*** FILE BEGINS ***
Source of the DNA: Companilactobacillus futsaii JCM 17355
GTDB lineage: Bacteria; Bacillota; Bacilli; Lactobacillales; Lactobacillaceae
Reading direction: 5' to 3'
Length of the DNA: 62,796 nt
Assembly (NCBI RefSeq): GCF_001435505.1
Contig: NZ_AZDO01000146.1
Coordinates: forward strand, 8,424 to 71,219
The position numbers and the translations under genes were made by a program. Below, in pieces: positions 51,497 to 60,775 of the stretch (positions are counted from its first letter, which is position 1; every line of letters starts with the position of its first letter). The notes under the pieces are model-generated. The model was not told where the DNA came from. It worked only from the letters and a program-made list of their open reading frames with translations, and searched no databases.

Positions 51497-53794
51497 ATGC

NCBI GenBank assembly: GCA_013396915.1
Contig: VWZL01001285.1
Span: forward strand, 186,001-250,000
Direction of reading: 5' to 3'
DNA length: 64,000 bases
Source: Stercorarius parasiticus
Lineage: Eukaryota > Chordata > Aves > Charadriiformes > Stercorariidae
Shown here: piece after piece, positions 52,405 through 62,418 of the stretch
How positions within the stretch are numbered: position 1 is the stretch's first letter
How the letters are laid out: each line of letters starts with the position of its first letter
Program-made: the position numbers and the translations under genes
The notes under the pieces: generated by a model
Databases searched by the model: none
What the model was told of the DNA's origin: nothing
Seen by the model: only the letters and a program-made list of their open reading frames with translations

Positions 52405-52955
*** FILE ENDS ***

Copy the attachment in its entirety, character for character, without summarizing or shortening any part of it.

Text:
Source of the DNA: Companilactobacillus futsaii JCM 17355
GTDB lineage: Bacteria; Bacillota; Bacilli; Lactobacillales; Lactobacillaceae
Reading direction: 5' to 3'
Length of the DNA: 62,796 nt
Assembly (NCBI RefSeq): GCF_001435505.1
Contig: NZ_AZDO01000146.1
Coordinates: forward strand, 8,424 to 71,219
The position numbers and the translations under genes were made by a program. Below, in pieces: positions 51,497 to 60,775 of the stretch (positions are counted from its first letter, which is position 1; every line of letters starts with the position of its first letter). The notes under the pieces are model-generated. The model was not told where the DNA came from. It worked only from the letters and a program-made list of their open reading frames with translations, and searched no databases.

Positions 51497-53794
51497 ATGC

NCBI GenBank assembly: GCA_013396915.1
Contig: VWZL01001285.1
Span: forward strand, 186,001-250,000
Direction of reading: 5' to 3'
DNA length: 64,000 bases
Source: Stercorarius parasiticus
Lineage: Eukaryota > Chordata > Aves > Charadriiformes > Stercorariidae
Shown here: piece after piece, positions 52,405 through 62,418 of the stretch
How positions within the stretch are numbered: position 1 is the stretch's first letter
How the letters are laid out: each line of letters starts with the position of its first letter
Program-made: the position numbers and the translations under genes
The notes under the pieces: generated by a model
Databases searched by the model: none
What the model was told of the DNA's origin: nothing
Seen by the model: only the letters and a program-made list of their open reading frames with translations

Positions 52405-52955